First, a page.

I was there with my band to perform a few songs, and to connect us all by our hearts. The very hilarious Sarah Silverman performed her sexy comedy, connecting us all by our commonalities, with poop jokes.
At Al’s table, front and center, sat Barbara Streisand, an environmentalist since the 80’s, and one of the greatest singers to grace the modern stage. My heart raced during my opening song, excited to be playing for a star-studded crowd, and for the timely issue of climate change that affects all of humanity.
But I wasn’t nervous because Streisand was watching. I’d met her two years ago when I performed at an event for The Natural Resources Defense Council, (The Very Awesome NRDC.) That day she and I found ourselves in the same hallway moments before I went on and she turned to me and asked if I still got nervous before I performed. I do now, I said.
Last night, I decided I would get clear with Al Gore in front of the audience of UCLA professors about an incident that occurred on my expedition to Antarctica last year with the Vice President. An incident that had a profound impact on me, shifting my perspective on the issue of climate change. For those curious as to what the expedition was about, think of it as An Inconvenient Truth, The Ride!
Our vessel sat motionless in a quiet harbor near Palmer Station on the Antarctic Peninsula. I was on the top deck of the ship near the bow admiring an enormous glacier with my camera. Through my lens the landscape looked like a movie set. There was nothing close enough to the glacier to reveal it’s scale on camera and no other colors than the thousand hues of blue and white besides the black rock the glacier was clinging to.
In my patient position I got to witness a large chunk of the glacier break off and fall languidly into the sea, as if in slow motion, falling straight down like a controlled detonation of a building, disappearing into a splash for a few seconds before it bobbled up and began it’s new life as an ice burg. I was witnessing warm weather take it’s toll on the environment.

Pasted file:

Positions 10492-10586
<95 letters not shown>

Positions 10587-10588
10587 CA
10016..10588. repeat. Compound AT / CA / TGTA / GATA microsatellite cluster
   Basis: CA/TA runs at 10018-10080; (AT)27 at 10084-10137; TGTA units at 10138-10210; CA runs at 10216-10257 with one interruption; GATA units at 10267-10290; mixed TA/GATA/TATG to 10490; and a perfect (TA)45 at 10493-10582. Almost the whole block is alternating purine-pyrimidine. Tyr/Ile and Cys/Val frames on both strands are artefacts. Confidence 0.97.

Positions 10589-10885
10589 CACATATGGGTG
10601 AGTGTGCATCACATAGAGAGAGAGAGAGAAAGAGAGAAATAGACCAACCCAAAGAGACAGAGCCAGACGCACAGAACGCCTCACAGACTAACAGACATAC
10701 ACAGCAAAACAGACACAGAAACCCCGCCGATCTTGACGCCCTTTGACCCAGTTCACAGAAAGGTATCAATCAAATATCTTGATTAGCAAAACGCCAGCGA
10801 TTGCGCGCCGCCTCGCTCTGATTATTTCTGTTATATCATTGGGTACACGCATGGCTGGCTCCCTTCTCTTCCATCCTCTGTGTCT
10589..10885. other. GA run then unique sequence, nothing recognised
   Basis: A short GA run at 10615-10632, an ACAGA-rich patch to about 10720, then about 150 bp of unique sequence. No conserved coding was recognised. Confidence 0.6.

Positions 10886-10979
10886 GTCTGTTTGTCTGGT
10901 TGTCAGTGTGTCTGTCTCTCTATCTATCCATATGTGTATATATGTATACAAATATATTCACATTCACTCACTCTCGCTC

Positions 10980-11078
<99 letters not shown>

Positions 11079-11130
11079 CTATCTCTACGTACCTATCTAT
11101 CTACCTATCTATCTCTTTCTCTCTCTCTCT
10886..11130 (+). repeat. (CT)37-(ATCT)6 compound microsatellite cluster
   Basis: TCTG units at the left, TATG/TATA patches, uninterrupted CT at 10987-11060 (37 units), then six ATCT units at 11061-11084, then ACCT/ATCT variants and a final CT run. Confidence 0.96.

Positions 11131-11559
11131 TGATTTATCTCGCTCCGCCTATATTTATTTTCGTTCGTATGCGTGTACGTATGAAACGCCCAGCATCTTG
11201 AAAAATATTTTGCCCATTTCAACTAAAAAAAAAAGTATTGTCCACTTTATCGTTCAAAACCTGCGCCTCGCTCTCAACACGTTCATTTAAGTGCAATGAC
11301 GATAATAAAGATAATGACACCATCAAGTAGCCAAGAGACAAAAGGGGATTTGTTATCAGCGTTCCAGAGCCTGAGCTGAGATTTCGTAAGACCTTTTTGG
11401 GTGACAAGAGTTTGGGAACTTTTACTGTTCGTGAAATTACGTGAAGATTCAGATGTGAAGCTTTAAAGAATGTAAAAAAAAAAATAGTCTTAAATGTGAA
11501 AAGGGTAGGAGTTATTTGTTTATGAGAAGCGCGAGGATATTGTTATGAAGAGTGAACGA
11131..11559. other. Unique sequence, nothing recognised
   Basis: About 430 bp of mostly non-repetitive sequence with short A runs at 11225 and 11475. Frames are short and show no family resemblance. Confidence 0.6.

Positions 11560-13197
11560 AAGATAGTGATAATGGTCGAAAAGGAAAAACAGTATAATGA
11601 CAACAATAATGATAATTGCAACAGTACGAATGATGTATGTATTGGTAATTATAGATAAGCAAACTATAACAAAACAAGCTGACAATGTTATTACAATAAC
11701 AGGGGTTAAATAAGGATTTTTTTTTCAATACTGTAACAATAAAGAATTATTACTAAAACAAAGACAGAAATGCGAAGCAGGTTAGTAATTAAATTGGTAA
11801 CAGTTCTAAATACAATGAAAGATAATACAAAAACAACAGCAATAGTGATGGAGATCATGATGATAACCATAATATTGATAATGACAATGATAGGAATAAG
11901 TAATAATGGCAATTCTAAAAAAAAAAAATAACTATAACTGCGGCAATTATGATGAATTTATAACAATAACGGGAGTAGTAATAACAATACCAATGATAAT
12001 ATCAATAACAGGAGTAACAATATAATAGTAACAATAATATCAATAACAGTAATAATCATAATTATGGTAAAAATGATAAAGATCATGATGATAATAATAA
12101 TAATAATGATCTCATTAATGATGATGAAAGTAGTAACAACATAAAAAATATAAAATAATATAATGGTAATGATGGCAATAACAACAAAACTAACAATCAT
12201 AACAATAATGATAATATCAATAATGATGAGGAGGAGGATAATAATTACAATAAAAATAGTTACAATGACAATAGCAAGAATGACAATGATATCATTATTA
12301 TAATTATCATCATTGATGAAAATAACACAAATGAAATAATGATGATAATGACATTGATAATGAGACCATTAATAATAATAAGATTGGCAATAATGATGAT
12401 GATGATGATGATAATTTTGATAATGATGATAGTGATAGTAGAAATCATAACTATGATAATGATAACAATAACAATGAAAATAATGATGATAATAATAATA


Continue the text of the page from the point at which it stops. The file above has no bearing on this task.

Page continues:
I stood there drop-jawed, completely humbled by nature, as a gust of wind came racing through the harbor and hit the ship, whirling my hat and jacket in all directions, lifting me up a little, enough that I had to take a few steps to regain my balance. It was a common occurrence on deck. But in that particular whirling around, a wrapper from a snack I’d enjoyed earlier floated up and out of my pocket and into the air! Hands out reaching, mouth agape, breath held, I froze in fear watching this bright green wrapper flutter off like the feather in Forest Gump until it rested gently on the surface of the glassy, pristine, non-human, deep blue water.
My heart sank. And at that moment I wished I could too.
I’m the guy who picks up trash when he goes for a walk. I don’t care if somebody has peed in a cup and it if has a condom hanging out of it, I’m going to put it in the trash. But now here I am in Antarctica on a mission to preserve and protect our natural resources, and I’m the litter bug.
There was my trash staring back at me and I immediately started thinking about how I was going to fix it. SNACK OVERBOARD! Someone throw a life preserver! Of all the downloads I received on the voyage; the inconvenient truth about climate change, nothing was more obvious to me than this; this is what all the fuss is about: Man is having an impact on his environment. This is my fault. This was my trash.
The current was moving too quickly for me to run to a lower deck and retrieve it, besides I couldn’t take my eyes off of it. It stood out in a way that was so wrong, it was almost beautiful. It just didn’t fit in.
It was green and yellow with words on it. Nothing else in the Antarctic is green or yellow and there are no words or advertisements strung or spray painted anywhere. My piece of trash spoke volumes. You couldn’t miss it.